Steve on January 14, 2009 5:33 PM:

    I’m not familiar with this type of photography either and I like it…

    trip on January 14, 2009 6:27 PM:

    Thanks for posting this. I read about this style one time, but had forgotten what it was called. It may be a one trick pony type of shot, but it can create some very interesting and aesthetically pleasing pictures nonetheless.

    Marcellus on January 14, 2009 6:44 PM:

    So funny you mention this, I just had to create an image this morning that used this technique. For those interested in learning how to produce the image in photoshop, check out:


    a paynter on January 14, 2009 6:50 PM:

    looks best when shooting 4×5 or 8×10 cameras. achieved through the movements in the bellows. the digi people are manipulating among many other things…..

    Ansel Olson on January 14, 2009 8:30 PM:

    call me old fashioned but I prefer it done with bellows or a tilt shift lens.

    Andy on January 14, 2009 8:56 PM:

    Nice example of the real thing here.

    giuseppe on January 15, 2009 12:41 AM:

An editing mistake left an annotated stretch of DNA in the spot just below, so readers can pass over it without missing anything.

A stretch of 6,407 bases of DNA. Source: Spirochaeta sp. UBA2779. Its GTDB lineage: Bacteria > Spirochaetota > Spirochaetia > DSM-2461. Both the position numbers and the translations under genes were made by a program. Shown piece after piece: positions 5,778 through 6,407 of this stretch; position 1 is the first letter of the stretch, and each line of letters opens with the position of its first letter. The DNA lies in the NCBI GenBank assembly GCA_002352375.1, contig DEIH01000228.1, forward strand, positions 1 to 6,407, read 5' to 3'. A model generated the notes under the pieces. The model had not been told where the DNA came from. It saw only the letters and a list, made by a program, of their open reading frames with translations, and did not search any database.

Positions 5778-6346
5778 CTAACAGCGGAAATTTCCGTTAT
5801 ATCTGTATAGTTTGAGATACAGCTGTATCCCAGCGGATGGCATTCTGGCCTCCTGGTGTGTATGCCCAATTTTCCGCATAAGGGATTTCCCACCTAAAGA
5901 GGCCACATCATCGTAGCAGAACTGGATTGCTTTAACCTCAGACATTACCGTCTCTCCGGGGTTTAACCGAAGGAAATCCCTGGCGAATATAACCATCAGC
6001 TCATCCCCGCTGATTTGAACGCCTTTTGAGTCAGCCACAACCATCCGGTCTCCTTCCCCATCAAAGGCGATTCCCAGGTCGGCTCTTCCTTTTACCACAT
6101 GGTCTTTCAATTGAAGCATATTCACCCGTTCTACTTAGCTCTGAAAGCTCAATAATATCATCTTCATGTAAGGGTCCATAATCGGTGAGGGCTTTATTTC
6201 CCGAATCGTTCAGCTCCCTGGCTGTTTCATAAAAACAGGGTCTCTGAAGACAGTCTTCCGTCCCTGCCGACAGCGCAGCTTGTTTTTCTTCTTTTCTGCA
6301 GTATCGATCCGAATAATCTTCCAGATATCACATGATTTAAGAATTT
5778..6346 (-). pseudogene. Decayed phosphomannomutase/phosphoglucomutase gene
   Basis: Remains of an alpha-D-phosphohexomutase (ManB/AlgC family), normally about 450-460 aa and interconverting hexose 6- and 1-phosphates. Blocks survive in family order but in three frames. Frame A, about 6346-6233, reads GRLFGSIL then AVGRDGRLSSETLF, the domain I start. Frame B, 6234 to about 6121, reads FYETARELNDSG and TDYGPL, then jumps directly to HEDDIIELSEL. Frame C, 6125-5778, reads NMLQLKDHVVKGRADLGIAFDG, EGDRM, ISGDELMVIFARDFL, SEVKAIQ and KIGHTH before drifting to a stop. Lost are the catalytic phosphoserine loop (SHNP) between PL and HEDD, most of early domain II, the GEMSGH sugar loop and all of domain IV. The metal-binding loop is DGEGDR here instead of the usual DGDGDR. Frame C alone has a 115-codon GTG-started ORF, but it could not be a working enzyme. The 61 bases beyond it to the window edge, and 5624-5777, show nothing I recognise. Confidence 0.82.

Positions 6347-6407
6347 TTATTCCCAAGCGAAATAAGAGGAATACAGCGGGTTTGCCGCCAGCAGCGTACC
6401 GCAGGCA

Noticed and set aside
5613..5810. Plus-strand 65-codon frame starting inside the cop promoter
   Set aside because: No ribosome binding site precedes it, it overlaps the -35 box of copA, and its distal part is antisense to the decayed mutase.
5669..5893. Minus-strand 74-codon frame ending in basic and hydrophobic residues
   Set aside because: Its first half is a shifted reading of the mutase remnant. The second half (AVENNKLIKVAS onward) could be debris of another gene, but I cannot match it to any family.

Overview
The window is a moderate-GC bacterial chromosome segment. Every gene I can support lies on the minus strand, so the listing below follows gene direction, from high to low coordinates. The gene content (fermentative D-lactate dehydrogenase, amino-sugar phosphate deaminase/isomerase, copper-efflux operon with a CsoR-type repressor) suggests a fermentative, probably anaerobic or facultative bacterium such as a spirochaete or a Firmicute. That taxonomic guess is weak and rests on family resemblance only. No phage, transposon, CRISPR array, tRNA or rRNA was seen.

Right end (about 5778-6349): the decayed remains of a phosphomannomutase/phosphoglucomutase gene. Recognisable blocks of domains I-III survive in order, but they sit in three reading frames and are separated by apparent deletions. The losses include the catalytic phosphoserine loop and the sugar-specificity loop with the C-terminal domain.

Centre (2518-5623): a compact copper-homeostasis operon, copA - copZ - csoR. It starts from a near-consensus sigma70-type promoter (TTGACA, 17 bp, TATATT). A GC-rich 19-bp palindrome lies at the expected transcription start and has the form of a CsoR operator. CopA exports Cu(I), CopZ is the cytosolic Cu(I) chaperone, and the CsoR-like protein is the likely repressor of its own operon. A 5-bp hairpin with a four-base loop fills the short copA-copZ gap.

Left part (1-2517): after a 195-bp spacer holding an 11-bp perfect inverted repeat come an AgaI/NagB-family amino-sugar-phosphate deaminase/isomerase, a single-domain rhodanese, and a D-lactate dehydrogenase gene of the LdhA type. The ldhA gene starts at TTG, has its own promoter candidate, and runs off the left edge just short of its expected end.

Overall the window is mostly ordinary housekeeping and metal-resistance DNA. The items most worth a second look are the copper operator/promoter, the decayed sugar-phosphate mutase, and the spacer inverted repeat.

As both an architecture student and the father of a kid who watches a lot of Thomas the Tank Engine, I look at more than my fair share of actual miniatures.

    I’m usually not a fan of digital trickery, but this is fun and cool, so why not. Thanks for an unusual post.

    ecstaticist on January 15, 2009 2:47 AM:

    Hey Trip, who made you the art police? Why not let people do photography how they like? The audience determines whether they like it of their own accord. The moment of art is out of your control, bud, thank goodness. I suggest you just do your own thing and see if anyone likes it, if that’s what you are aiming for.

    coco on January 15, 2009 6:31 AM:

    as with all art, it’s done best when there is a purpose behind the technique

    invisibleagent on January 15, 2009 9:36 AM:

    Tilt Shift is definitely making a huge come back, both Leica and Hasselblad announced they were releasing tilt shift adaptors last summer.

    The technique is based on the Scheimpflug principle; article on wikipedia here:

    Very cool post ACL!

    Curt on January 15, 2009 4:35 PM:

    It’s interesting to see some of my photos here, and the responses to them. Pictures 2-5, and 7-8 are mine, and if you enjoyed them, I’m glad.

    If you didn’t, that’s fine too, though I don’t understand some of the criticisms, especially those made by Trip.

    It seems to me that you either like an image, or you don’t. How that image came into being, to me, seems irrelevant. The comment “this is awful, sensational photography” could be applied to any image, anywhere, at any time, depending on one’s point of view, right?